Good fortune quickly turned to horror for a man in Allyn, Wash., who scored some raccoon roadkill to use as crab-trap bait on June 25. As the unidentified man walked home dragging the carcass behind him on a 15-foot rope (so he couldn't smell it), two vehicles stopped, and their occupants, mistakenly thinking he was dragging a dead dog, began berating the would-be fisherman. As the dispute heated up, someone produced a gun, shooting the man twice in the leg before he was struck by one of the vehicles as the assailants fled.
In New Hampshire on June 29, a state police officer stopped the 57-year-old driver of a Honda Odyssey minivan who had piled a Beverly Hillbillies-esque stack of belongings on top of his car. The collection, which was about as tall as the minivan, included a wooden chest, a bike, a floor lamp, a rake, a snow shovel, a moving dolly and a folding ladder, along with blankets and towels and a shopping cart full of items hanging off the back. Police cited the driver for negligent driving, and the car was towed away.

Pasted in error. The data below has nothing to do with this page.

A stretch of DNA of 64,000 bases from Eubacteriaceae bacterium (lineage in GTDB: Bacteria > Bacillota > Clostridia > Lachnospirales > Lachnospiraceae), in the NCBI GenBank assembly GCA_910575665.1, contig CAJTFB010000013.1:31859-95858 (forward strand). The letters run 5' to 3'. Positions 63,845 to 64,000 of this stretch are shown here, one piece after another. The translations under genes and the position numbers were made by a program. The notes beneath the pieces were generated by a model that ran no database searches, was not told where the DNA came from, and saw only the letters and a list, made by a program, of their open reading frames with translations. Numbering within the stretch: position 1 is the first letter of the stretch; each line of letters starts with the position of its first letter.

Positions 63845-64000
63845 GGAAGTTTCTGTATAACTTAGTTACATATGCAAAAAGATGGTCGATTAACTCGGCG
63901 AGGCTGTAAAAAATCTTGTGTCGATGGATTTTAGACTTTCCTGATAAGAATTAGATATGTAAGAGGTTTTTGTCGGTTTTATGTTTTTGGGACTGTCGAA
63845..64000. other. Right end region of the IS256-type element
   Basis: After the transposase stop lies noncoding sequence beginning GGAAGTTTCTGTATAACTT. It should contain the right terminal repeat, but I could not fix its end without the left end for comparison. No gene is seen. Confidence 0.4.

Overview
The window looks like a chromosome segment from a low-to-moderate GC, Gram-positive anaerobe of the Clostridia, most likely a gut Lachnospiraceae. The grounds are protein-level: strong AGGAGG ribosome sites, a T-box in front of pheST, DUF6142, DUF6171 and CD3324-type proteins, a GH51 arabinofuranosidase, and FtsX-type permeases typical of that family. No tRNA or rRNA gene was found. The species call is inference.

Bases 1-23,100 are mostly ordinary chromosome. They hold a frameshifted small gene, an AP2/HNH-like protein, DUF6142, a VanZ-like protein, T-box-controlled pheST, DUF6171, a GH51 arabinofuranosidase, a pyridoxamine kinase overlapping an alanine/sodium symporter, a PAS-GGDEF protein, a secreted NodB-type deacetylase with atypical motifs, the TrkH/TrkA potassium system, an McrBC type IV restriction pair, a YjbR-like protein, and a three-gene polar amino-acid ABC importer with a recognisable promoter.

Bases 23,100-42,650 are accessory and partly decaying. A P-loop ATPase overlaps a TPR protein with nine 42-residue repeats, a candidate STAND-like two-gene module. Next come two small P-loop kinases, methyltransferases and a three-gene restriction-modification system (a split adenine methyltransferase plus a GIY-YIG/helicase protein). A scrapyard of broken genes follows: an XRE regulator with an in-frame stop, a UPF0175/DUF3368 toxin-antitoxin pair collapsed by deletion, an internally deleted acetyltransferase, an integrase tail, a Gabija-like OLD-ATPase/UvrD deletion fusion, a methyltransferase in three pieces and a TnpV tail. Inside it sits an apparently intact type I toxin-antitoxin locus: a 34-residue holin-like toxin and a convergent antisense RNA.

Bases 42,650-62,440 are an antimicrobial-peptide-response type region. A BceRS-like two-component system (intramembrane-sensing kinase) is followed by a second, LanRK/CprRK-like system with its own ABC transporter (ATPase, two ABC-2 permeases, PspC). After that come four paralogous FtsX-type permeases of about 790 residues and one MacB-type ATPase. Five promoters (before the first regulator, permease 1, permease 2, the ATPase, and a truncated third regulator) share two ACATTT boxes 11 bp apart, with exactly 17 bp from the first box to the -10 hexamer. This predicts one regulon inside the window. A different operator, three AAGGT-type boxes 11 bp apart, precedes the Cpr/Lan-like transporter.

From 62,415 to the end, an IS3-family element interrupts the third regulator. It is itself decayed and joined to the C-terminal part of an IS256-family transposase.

Sorry I Missed It
A Canada Day parade in southern Ontario sparked a flood of typically mild protests over Dave Szusz' float, which featured a 3-meter-tall blow-up Jesus (holding a baby sheep) and several real sheep. "I thought it was kind of sad to see sheep out with very loud blasting music, out in the heat in the city," animal rights activist Dan MacDonald said. Others flooded Szusz with complaints on Facebook. Szusz and MacDonald have since talked it out, although MacDonald still hopes Szusz will discontinue using sheep on his floats.
Least Competent Criminals
Six suspects in a June 25 Denver mugging counted among their spoils the victim's brand-new iPhone. After using Ryan Coupens' credit cards at a nearby Walgreens, the thieves used the phone to post a Snapchat story about their shenanigans to Coupens' account, where his friends—and police—could clearly see some of their faces.